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How our body fights to keep us healthy And how we can help it!

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Presentation on theme: "How our body fights to keep us healthy And how we can help it!"— Presentation transcript:

1 How our body fights to keep us healthy And how we can help it!

2 How the body becomes ill The body can become ill because of – a.Bacteria b.Viruses

3 What can bacteria cause if they get into the body? Stomach ache Tooth decay Spots Infected cuts Food poisoning Cholera

4 What can viruses cause if they get into the body? Chicken pox Colds Measles Mumps Whooping cough

5 Common cold virus

6 What happens when microbes gets past the first line of defence The body constantly makes defence cells to fight microbes. It keeps a store of them It makes many different kinds of defence cells to cope with all the different kinds of microbes and the different ways they can attack the body - some can be very sneaky!*

7 Let’s look at three of the defence cells Neutrophils – found in the blood stream. They are on the look out for microbes. When they find them they release chemicals that kill the germs but they die also – not to worry as the body makes about 5 thousand million every hour!!

8 Different kinds of defence cells Macrophages – they capture and eat the microbes, they also clean up any dust and dirt that gets into our body through breathing. Therefore there are lots of them to be found in the lungs.

9 Macrophage

10 Some defender cells make antibodies* that sticks to microbes and which Neutrophils and Macrophages are now able to remove. Different kinds of defence cells

11 The Immune System All the defender cells are part of our Immune System. Sometimes though, the immune system needs help and that is when the doctor may prescribe an antibiotic. Antibiotics can only kill bacteria they cannot kill viruses.

12 Video on the Immune System cle_set=59296& cle_set=59296&cat_id=20607 tml click on the immune cells

13 What we can do to prevent getting infected by bacteria and viruses Hygiene - Wash hands, use a tissue etc Eat healthy food to keep defender cells fighting fit and help good bacteria in body Eat good bacteria Exercise to help remove waste from body and keep lymph flowing Vaccinations

14 Scientist* found a way to protect us against some of the diseases that can make us ill It all began with a doctor called Edward Jenner…. The vaccinations have a weak form of the virus. When injected into our body it makes our white blood cells react as if the virus is still dangerous and makes antibodies The virus is too weak to make us ill but now we have antibodies ready so if the original measles virus gets into our body we already have the weapon to attack it straight away and so we do not get ill or only feel mildly unwell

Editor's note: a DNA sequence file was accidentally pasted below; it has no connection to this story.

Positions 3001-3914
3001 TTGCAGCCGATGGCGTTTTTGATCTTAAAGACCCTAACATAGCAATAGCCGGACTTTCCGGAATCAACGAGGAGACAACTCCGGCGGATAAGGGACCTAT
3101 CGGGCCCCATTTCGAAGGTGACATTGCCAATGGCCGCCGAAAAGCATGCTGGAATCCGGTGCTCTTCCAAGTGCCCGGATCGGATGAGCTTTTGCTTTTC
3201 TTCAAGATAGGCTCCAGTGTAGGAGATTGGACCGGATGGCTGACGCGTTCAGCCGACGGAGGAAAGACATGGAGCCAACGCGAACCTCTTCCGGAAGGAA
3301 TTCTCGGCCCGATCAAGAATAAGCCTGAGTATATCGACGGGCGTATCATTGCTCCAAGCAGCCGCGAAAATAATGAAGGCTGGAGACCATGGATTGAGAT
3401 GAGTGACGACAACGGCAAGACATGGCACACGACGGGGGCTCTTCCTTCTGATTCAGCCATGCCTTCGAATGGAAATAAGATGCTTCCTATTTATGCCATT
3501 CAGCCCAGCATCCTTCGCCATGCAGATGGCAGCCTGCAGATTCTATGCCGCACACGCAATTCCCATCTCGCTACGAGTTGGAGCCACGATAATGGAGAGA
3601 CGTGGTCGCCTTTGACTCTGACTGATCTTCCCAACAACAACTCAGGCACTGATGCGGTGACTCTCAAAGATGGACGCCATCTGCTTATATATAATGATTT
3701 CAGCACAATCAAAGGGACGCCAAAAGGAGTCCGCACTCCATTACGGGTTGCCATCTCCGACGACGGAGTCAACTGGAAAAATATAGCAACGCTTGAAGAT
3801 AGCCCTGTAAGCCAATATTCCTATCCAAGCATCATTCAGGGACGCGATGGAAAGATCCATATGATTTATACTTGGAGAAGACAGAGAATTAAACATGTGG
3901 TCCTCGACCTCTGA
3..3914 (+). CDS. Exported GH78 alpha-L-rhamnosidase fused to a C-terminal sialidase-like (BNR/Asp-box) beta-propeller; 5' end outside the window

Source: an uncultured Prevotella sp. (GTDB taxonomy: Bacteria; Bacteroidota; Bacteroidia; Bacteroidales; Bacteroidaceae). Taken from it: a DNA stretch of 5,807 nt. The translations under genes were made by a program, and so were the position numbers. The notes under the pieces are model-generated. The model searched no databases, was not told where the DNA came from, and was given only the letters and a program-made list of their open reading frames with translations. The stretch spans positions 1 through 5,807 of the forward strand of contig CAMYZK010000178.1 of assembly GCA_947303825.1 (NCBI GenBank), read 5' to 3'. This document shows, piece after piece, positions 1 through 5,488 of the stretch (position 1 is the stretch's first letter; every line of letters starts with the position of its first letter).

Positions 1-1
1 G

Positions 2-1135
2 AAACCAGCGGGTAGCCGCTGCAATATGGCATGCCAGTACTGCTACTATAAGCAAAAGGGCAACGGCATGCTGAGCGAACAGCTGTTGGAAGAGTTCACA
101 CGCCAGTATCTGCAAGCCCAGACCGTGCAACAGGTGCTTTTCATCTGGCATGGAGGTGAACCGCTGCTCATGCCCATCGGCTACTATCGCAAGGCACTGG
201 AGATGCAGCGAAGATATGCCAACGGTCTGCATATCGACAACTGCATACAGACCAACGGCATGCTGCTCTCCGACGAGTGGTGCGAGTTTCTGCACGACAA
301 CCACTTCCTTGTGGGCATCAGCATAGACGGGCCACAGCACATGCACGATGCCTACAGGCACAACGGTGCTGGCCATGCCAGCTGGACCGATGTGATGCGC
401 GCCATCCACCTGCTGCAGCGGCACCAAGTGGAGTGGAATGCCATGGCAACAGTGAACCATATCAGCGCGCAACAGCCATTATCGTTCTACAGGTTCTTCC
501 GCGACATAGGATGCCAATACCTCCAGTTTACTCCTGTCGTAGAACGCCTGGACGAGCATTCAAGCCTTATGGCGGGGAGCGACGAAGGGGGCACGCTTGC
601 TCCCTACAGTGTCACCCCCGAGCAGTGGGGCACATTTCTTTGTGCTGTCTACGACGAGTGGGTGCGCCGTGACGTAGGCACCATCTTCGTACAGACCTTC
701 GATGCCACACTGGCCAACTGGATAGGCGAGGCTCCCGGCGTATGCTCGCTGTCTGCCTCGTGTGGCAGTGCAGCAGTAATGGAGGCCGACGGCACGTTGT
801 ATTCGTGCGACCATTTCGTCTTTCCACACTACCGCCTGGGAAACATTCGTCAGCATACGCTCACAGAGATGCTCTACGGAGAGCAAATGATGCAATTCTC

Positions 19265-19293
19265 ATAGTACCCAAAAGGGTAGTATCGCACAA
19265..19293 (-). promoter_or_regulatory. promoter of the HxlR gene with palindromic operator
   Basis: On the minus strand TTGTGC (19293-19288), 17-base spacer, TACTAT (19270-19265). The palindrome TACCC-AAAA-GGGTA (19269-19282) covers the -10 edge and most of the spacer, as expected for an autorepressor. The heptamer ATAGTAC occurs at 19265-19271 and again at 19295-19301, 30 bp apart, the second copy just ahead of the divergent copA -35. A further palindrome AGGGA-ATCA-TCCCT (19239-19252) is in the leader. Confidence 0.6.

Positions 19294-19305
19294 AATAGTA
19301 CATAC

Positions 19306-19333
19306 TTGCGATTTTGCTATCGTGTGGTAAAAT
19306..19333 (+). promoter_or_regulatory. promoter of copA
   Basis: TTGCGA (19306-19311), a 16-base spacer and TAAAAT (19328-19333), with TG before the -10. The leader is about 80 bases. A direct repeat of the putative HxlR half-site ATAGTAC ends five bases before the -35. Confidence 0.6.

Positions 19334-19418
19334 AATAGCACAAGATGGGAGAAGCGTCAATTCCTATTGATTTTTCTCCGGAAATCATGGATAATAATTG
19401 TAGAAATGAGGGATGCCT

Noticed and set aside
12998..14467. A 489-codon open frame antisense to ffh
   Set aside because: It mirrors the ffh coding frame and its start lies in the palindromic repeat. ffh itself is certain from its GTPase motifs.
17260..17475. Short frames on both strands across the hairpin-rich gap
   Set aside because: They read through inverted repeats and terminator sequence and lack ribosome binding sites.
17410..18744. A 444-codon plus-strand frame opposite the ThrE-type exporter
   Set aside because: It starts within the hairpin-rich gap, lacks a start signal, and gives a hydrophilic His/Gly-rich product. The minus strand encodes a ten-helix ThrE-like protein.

15 Good bacteria Not all bacteria hurt us some help us, some live in our intestines they help by; Making a waste product that we need and can use e.g. vitamins – Biotin, Folic Acid, Vit B12 Making Vitamin K which helps the blood to clot Strengthening our immune system to fight the bad germs – or even directly attacking and digesting some of the bad germs in the gut

16 Where do the good bacteria come from? They are all around us Raw foods e.g. on skins of grapes In live Probiotic yoghurts and yoghurt drinks like Yakhult Passed from mum to baby

17 What we can do to increase the good bacteria? Eat them – through live yoghurts etc Dried form in capsules Feed them by eating - - Whole oats and other whole grains - Fresh vegetables e.g.wheatgrass to chicory, cabbage, onions, leeks and asparagus - Pumpkin, sunflower and other seeds; - Lignans in liquids like olive oil and aloe vera. - Fresh and dried fruits like bananas and apricots.

18 Allergies

19 Sometimes the defender cells get it wrong When this happens it can trigger hay fever or asthma - difficulty breathing properly, sneezing, itchy eyes, etc.

20 Why this happens When pollen, dust, cats and dogs skin cells are breathed in some people’s defender cells think these are harmful and make antibodies that stick onto defender cells called Basophils. When next time any of these things are breathed in by a person whose Basophils contain an antibody specific for one of them then the Basophils explode as they meets the pollen grains and release cell-destroying chemicals that make you have the symptoms of hay fever.

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